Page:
Gold bounces back as global growth worries weigh on stocks
Spot gold is up 0.3% as platinum recover from its lowest rate in nearly three weeks, and palladium slips 1.4%
Bengaluru — Gold bounced back on Tuesday from multi-week lows touched in the previous session as mounting concerns of an economic slowdown exacerbated by a cut in the International Monetary Fund’s (IMF) global growth forecast drove investors to the safety of bullion.
Spot gold was up 0.3% to $1,283.50 an ounce at 11.31 GMT, recovering from a dip to its lowest since December 28, at $1,276.31, on Monday. US gold futures were little changed at $1,282.80.
“Gold and safe-haven demand are in a stable relationship ... There is a bit of risk-off sentiment” said ABN AMRO analyst Georgette Boele, adding that weakness in European stock markets and lingering doubts surrounding the US-China trade spat were supporting gold.
Pessimism about global growth weighed on global stocks after the IMF warned of a darkening outlook and China confirmed its slowest growth rate in nearly 30 years.
In its World Economic Outlook report, the IMF predicted the global economy would grow at 3.5% in 2019 and 3.6% in 2020, down 0.2 and 0.1 percentage point, respectivel,y from last October’s forecasts.
Gold held its own against gains in the dollar, with the greenback also sought as a refuge by investors concerned by the dampening global economic outlook. The metal was buoyed too by limited buying on the dips, analysts said.
“What we have positive for gold is that there is a renewed investment demand so the holdings of the physically pegged products continue to grow,” said Julius Bär analyst Carsten Menke.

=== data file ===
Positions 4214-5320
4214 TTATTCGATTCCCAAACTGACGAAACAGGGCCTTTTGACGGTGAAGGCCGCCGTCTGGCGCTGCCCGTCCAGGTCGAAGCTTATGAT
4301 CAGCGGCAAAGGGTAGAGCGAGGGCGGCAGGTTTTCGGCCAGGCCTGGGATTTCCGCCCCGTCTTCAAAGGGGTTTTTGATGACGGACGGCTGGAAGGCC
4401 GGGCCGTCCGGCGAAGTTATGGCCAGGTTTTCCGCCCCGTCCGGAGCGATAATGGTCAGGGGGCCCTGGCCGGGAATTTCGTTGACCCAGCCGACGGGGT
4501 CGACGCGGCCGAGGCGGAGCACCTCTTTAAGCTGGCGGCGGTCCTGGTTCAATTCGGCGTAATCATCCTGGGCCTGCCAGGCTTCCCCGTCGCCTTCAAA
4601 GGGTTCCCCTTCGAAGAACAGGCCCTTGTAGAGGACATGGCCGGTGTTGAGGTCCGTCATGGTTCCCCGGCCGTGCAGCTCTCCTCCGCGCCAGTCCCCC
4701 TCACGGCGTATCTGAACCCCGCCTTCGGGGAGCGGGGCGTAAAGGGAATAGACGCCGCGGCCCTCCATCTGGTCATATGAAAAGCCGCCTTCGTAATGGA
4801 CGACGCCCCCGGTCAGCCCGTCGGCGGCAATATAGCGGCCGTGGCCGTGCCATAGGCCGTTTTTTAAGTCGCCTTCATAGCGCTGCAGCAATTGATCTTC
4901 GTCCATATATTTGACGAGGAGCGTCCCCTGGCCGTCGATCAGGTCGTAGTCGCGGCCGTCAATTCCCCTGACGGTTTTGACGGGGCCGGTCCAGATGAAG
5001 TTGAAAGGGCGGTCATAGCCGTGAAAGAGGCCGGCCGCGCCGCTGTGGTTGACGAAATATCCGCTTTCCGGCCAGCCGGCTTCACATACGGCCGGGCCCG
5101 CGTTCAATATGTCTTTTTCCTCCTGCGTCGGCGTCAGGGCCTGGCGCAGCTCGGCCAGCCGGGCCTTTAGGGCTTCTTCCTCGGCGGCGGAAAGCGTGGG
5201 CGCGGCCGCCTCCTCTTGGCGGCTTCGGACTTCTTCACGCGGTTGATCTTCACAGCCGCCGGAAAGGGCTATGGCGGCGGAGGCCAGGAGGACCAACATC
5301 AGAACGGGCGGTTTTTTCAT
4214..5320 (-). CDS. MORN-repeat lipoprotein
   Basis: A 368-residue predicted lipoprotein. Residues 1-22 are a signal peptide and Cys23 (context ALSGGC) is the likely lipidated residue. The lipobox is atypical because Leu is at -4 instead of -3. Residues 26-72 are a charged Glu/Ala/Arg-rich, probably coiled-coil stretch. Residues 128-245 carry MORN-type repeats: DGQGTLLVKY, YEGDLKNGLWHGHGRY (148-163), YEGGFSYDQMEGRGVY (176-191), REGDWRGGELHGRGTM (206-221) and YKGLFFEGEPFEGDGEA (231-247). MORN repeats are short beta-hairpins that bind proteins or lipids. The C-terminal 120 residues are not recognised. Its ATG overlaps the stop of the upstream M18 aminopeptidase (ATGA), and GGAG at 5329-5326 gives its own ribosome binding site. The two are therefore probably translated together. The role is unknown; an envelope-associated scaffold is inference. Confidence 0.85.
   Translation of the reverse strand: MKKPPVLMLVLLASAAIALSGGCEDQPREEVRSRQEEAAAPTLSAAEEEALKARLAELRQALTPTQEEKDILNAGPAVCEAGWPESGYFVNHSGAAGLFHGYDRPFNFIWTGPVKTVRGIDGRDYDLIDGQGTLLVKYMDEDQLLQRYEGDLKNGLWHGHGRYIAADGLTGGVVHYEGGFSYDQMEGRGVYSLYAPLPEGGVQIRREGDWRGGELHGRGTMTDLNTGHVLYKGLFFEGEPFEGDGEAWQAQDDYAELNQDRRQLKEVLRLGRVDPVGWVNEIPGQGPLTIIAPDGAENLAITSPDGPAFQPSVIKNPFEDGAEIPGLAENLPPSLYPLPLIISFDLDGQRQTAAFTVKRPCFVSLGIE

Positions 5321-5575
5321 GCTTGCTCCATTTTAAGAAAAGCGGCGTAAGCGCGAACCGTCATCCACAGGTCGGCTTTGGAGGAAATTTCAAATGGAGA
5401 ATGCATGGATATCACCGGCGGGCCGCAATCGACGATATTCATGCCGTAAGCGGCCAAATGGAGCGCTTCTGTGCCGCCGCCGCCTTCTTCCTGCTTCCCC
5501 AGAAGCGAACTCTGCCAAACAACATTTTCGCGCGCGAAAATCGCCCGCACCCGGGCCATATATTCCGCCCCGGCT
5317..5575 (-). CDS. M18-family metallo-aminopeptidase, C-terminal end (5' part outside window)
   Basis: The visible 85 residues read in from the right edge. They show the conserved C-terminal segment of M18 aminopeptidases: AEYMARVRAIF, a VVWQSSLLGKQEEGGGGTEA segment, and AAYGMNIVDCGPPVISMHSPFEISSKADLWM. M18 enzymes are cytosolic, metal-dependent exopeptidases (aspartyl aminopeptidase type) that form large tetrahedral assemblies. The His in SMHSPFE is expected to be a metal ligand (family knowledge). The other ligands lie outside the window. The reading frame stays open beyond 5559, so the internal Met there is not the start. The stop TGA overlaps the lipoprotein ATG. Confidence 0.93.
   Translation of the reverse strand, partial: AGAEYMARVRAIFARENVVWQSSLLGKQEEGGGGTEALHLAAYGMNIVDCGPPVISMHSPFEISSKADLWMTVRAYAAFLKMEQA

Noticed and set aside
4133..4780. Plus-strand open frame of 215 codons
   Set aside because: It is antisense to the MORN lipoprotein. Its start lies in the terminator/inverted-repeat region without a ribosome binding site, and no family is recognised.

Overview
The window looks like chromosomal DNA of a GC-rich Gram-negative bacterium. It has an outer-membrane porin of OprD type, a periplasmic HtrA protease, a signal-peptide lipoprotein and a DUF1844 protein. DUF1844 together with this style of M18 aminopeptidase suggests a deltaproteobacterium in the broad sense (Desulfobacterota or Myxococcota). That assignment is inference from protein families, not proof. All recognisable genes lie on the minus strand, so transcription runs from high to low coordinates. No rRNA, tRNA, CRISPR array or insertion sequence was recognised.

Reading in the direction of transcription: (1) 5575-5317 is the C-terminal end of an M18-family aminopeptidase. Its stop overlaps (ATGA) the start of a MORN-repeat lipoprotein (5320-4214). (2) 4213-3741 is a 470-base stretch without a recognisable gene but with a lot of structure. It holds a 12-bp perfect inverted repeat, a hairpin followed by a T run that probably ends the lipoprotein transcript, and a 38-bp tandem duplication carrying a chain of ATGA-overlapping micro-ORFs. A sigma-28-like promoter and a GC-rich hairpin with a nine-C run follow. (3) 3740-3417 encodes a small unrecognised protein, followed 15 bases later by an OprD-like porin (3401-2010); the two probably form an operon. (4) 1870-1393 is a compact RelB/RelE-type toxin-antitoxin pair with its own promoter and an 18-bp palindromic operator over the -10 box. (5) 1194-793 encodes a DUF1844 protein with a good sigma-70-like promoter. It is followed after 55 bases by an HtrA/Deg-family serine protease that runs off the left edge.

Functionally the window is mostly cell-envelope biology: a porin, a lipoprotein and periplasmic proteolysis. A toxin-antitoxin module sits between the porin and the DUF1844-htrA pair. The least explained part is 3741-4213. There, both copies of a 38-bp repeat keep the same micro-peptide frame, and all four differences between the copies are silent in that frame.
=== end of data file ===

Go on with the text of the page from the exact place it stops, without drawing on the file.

Holdings of SPDR Gold, the largest gold-based exchange-traded fund (ETF), rose 1.5% on Friday to 809.76 tonnes.
Gold has risen more than 10% since touching one-and-a-half-year lows in mid-August, mainly due to tumultuous stock markets and a softer dollar.
Adding to gold’s appeal, US Federal Reserve officials have left little doubt that they want to stop raising interest rates, at least for a while. Higher interest rates tend to reduce appetite for non-yielding gold.
“On a 12-month horizon and then further out, we see more upside once the dollar starts to weaken, as more investment demand comes back into the market, especially after we get clear evidence that the global economy is slowing down,” Menke added.
On the technical front, spot gold may fall to $1,268, as it has broken a support at $1,279 an ounce, according to Reuters technical analyst Wang Tao.
Meanwhile, spot palladium, which hit a record high of $1,434.50 last week driven by a sustained deficit and rising demand, slipped 1.4% to $1,343. It earlier touched $1,331, its lowest since January 16.
Silver rose 0.4% to $15.28 an ounce while platinum edged 0.1% higher to $792, recovering from its lowest since January 2, at $784, earlier in the session.